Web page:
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  3. Abstract. Rapid warming of the Arctic terrestrial region has the potential to increase soil decomposition rates and form a carbon-driven feedback to future climate change. For an accurate prediction of the role of soil microbes in these processes, it will be important to understand the temperature responses of soil bacterial communities and implement them into biogeochemical models. The temperature adaptation of soil bacterial communities for a large part of the Arctic region is unknown. We evaluated the current temperature adaption of soil bacterial communities from 12 sampling sites in the sub- to High Arctic region. Temperature adaptation differed substantially between the soil bacterial communities of these sites, with estimates of optimal growth temperature (Topt) ranging between 23.4 ± 0.5 and 34.1 ± 3.7 ∘C. We evaluated possible statistical models for the prediction of the temperature adaption of soil bacterial communities based on different climate indices derived from soil temperature records or on bacterial community composition data. We found that highest daily average soil temperature was the best predictor for the Topt of the soil bacterial communities, increasing by 0.63 ∘C ∘C−1. We found no support for the prediction of temperature adaptation by regression tree analysis based on the relative abundance data of the most common bacterial species.more »Increasing summer temperatures will likely increase Topt of soil bacterial communities in the Arctic. Incorporating this mechanism into soil biogeochemical models and combining it with projections of soil temperature will help to reduce uncertainty in assessments of the vulnerability of soil carbon stocks in the Arctic.« less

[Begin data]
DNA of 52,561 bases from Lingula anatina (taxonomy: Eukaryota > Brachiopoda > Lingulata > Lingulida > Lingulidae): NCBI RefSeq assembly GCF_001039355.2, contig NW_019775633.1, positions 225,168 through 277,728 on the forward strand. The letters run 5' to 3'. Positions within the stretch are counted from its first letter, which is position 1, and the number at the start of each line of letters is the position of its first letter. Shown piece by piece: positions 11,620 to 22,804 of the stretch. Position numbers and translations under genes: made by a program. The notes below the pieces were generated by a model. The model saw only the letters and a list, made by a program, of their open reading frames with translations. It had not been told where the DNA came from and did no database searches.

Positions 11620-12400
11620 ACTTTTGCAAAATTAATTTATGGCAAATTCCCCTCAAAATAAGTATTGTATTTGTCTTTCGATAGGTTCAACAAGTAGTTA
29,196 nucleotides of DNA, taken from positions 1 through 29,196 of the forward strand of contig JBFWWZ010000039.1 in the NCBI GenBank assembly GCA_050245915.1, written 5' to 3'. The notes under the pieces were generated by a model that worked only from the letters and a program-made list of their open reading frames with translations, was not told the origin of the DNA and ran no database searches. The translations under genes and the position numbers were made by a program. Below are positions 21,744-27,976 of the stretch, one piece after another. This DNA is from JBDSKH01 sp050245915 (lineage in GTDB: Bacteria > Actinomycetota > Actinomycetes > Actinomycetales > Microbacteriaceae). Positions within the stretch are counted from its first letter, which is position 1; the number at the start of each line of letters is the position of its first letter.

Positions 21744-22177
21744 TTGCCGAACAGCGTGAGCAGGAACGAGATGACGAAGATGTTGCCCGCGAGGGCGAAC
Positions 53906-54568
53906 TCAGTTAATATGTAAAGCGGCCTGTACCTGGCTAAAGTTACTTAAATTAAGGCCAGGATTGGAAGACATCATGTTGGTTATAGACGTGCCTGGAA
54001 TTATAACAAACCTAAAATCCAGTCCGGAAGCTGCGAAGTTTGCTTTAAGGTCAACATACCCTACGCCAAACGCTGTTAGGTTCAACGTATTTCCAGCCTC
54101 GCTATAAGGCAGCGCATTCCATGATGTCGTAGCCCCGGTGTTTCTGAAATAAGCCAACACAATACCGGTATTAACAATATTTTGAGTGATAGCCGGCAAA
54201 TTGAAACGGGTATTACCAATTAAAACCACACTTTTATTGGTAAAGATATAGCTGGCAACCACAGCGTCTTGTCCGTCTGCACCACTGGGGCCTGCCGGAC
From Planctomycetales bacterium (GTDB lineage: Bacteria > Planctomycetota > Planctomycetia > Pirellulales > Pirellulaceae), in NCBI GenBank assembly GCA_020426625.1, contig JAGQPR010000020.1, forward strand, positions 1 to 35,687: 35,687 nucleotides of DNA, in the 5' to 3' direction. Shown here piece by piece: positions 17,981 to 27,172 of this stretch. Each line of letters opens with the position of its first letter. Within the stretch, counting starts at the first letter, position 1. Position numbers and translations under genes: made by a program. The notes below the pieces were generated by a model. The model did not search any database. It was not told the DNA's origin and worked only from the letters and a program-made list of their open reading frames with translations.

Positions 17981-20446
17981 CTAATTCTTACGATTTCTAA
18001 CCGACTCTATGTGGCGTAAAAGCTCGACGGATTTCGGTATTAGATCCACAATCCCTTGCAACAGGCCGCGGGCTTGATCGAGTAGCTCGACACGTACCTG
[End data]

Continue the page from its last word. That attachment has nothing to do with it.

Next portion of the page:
Free, publicly-accessible full text available January 1, 2024
  4. Free, publicly-accessible full text available December 5, 2023
  5. Free, publicly-accessible full text available January 1, 2024
  6. Surveys of Hawaiian macroalgae over the past 15 years have yielded numerous specimens representing species new to science. Calliblepharis yasutakei sp. nov. is here described based on a plant collected at a depth of 98 m from Kapou, Papahânaumokuâkea Marine National Monument, Hawaiʻi. Phylogenetic analyses of three molecular markers (COI, rbcL, and SSU) and analyses of morphological features were used to describe the new species in the family Cystocloniaceae. Calliblepharis yasutakei sp. nov. grouped with C. fimbriata, C. rammediorum, C. occidentalis and C. jolyi in a clade with full support for the rbcL analysis, representing a distinct lineage within the genus. Phylogenetic and vegetative morphological comparisons demonstrated that the new Hawaiian species is most closely related to C. rammediorum from Israel (rbcL similarity of 96.3%), although no female reproductive structures were found to allow a more comprehensive comparison. In order to determine whether C. yasutakei represents the first confirmed report of the genus Calliblepharis in the Hawaiian Islands, phylogenetic and morphological analysis of the Hawaiian Hypnea saidana (=Calliblepharis saidana) specimen accessioned at the Bernice P. Bishop Museum was performed. These analyses demonstrated that this specimen belongs to a new species in the genus Hypnea, which is here described as H.more »tsudae sp. nov. C. yasutakei, in addition to being a new species, is also reported as the first confirmed record of the genus Calliblepharis in the Hawaiian archipelago, and the description of H. tsudae brings the number of species for this genus in Hawaiʻi to eight.« less